Cape Verde was uninhabited when the Portuguese arrived in 1456 and made the islands part of the Portuguese empire. Due to its location off the coast of Africa, Cape Verde became an important watering station, then sugar cane plantation site, and later a major center of the slave trade.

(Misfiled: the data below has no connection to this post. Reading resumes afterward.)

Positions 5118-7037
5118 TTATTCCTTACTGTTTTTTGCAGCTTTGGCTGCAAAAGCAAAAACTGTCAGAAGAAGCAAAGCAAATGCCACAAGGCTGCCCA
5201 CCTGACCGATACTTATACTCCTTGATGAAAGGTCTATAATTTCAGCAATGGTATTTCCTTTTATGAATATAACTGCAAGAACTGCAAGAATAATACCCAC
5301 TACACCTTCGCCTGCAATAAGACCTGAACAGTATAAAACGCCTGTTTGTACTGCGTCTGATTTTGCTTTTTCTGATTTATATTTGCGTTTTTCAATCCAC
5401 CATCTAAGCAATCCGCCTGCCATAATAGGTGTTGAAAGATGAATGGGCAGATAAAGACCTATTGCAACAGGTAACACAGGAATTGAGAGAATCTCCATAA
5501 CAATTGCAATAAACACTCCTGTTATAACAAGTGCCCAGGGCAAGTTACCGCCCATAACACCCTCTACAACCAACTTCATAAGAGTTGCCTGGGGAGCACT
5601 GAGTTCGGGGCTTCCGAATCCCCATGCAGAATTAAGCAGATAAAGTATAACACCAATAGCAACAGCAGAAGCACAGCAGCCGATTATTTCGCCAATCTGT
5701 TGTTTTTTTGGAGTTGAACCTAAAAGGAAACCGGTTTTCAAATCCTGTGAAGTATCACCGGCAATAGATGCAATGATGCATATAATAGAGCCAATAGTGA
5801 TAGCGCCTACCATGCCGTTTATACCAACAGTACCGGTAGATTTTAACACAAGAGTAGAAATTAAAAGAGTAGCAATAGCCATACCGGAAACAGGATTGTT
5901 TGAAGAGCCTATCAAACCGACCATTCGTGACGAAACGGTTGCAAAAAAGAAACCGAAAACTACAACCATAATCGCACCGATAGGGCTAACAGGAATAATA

In 1975, the islands achieved independence, partly due to the efforts of the African Party for the Independence of Guinea-Bissau and Cape Verde (PAIGC). After independence, the PAIGC attempted to unite Cape Verde and Guinea-Bissau into one nation, the PAIGC controlling both governments, but a coup in the latter nation in 1980 ended these plans. In Cape Verde itself the PAICV (affiliated with the PAIGC) governed until democratic elections, held in 1991, resulted in a change of government. The Movimento para a Democracia (MPD) won that election. The MPD was re-elected in 1996. The PAICV returned to power in 2001, and were re-elected in 2006.